Aspirin Plus Blood Thinners are Optimal for Preventing Second Stroke
An analysis of five studies shows aspirin alone is not ideal for preventing a second stroke in many patients.
Aspirin alone is not ideal for preventing a second stroke, based on a recent analysis that linked aspirin plus blood thinners to better outcomes in stroke survivors.
Published in the American Heart Association journal Stroke, this study assessed the benefits of daily aspirin after stroke. It analyzed data from five studies, which together included more than 8,700 patients with a history of ischemic stroke or transient ischemic attack.
Ischemic stroke is the most common type of stroke. It occurs when a blood clot obstructs blood flow to the brain. Transient ischemic attack, often referred to as a mini stroke, is similar but typically lasts a few minutes and causes no permanent damage. Blood thinners like aspirin are critical to reducing risk for a second stroke, as they help prevent blood clots that could cause future events. However, it’s unknown exactly what the optimal combination of aspirin and blood thinners are in ischemic and mini stroke survivors.
To learn more, researchers compared therapies and outcomes among 8,723 stroke survivors who were followed for up to three and a half years. Some patients took aspirin alone, while others took aspirin plus a prescription blood thinner (clopidogrel or ticagrelor).
After analysis, researchers found that participants adding or switching to another blood thinner, in addition to daily aspirin, had 30% lower risk for stroke and 32% lower risk for heart events. They also found that starting treatment in the first days after patients’ initial stroke was most effective in preventing future heart events.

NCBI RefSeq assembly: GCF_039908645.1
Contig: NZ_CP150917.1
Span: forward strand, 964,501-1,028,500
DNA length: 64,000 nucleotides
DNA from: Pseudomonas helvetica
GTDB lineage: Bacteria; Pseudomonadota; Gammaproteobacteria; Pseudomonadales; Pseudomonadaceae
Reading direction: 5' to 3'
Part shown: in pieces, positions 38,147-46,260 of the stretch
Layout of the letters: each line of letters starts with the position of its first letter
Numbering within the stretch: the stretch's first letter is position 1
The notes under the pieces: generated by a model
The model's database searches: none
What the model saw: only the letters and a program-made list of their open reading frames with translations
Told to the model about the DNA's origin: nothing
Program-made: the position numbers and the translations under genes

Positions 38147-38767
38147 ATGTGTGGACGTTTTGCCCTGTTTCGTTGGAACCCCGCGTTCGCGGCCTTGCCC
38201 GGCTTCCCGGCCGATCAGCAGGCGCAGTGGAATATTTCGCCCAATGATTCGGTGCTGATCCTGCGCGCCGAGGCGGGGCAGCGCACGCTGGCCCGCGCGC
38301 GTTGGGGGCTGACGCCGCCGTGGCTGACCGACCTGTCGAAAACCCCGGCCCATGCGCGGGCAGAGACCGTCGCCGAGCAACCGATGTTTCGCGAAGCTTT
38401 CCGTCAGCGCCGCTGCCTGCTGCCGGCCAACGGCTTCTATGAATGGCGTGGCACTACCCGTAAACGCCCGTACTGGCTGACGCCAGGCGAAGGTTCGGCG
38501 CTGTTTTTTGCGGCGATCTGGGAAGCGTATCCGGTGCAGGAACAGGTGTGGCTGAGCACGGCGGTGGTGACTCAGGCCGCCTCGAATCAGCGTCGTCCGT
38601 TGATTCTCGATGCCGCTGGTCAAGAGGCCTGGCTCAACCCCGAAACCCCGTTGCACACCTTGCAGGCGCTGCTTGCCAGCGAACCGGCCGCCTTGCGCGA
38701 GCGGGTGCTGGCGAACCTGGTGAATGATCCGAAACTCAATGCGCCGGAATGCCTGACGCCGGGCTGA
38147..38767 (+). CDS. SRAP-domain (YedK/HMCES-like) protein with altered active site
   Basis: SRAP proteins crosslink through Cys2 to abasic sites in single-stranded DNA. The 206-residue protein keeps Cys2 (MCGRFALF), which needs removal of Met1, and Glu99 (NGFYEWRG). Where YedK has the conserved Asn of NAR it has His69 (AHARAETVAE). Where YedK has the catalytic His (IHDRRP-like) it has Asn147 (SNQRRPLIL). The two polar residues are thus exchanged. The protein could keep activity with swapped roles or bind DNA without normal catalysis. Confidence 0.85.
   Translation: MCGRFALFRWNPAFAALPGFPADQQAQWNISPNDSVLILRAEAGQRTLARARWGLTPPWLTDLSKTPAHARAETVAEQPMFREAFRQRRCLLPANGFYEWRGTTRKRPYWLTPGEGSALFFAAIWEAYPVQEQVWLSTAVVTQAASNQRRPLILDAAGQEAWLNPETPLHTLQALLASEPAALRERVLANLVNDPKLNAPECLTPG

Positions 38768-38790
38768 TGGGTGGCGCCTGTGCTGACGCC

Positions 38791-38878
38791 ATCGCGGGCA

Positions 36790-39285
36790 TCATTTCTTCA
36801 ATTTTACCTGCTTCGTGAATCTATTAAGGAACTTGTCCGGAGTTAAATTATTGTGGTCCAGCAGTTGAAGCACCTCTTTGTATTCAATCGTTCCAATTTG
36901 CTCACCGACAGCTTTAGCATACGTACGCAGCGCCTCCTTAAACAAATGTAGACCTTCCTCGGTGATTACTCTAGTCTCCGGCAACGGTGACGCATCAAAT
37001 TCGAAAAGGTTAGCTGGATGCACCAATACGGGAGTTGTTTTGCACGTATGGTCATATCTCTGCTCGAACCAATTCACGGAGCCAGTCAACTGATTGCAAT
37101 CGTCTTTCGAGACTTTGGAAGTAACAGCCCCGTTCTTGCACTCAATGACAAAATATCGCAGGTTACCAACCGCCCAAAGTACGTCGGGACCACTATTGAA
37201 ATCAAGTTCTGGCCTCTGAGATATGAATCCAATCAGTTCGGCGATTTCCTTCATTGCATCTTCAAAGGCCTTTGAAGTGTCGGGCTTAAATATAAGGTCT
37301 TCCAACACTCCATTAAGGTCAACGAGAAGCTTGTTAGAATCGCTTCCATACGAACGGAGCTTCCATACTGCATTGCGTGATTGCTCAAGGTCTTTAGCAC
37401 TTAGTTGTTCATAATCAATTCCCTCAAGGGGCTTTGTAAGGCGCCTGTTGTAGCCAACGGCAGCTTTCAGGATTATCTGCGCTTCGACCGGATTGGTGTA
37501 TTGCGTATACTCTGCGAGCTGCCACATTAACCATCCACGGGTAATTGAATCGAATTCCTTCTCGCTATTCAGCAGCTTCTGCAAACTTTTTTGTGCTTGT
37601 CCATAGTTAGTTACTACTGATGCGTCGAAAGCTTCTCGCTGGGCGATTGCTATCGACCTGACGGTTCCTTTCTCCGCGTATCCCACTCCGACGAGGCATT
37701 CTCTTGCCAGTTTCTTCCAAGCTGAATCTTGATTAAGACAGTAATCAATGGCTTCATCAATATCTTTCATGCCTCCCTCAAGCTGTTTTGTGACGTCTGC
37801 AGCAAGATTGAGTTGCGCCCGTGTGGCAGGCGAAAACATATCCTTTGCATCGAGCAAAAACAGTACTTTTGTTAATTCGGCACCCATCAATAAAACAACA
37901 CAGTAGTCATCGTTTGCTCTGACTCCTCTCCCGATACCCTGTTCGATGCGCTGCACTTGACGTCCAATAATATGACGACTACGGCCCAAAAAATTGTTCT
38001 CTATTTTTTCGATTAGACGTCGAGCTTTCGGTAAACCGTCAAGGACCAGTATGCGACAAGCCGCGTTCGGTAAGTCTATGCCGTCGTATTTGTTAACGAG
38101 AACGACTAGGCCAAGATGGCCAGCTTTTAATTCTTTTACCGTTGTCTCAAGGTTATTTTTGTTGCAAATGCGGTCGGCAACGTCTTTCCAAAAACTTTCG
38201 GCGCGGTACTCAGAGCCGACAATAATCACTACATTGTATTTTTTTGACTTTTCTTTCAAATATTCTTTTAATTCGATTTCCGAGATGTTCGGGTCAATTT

The take-home message, according to authors, is that aspirin plus prescription blood thinners may be most effective at preventing a second stroke. Findings also highlight the importance of starting treatment immediately after a first stroke to help prevent future events.
However, it’s important to note that findings only apply to survivors of ischemic stroke or transient ischemic attack. Using blood thinners in survivors of a hemorrhagic stroke, which occurs when there’s bleeding in the brain, could be very harmful and increase risk for future events.
Questions for You to Consider
- What is a blood thinner?
- A blood thinner slows down the blood's ability to form clots. This helps prevent clots that can cause life-threatening problems such as stroke, heart attack and pulmonary embolism. These medicines also can keep blood clots from getting bigger. Blood thinner medicines work in different ways to prevent blood clots, but all of them raise the risk of serious bleeding.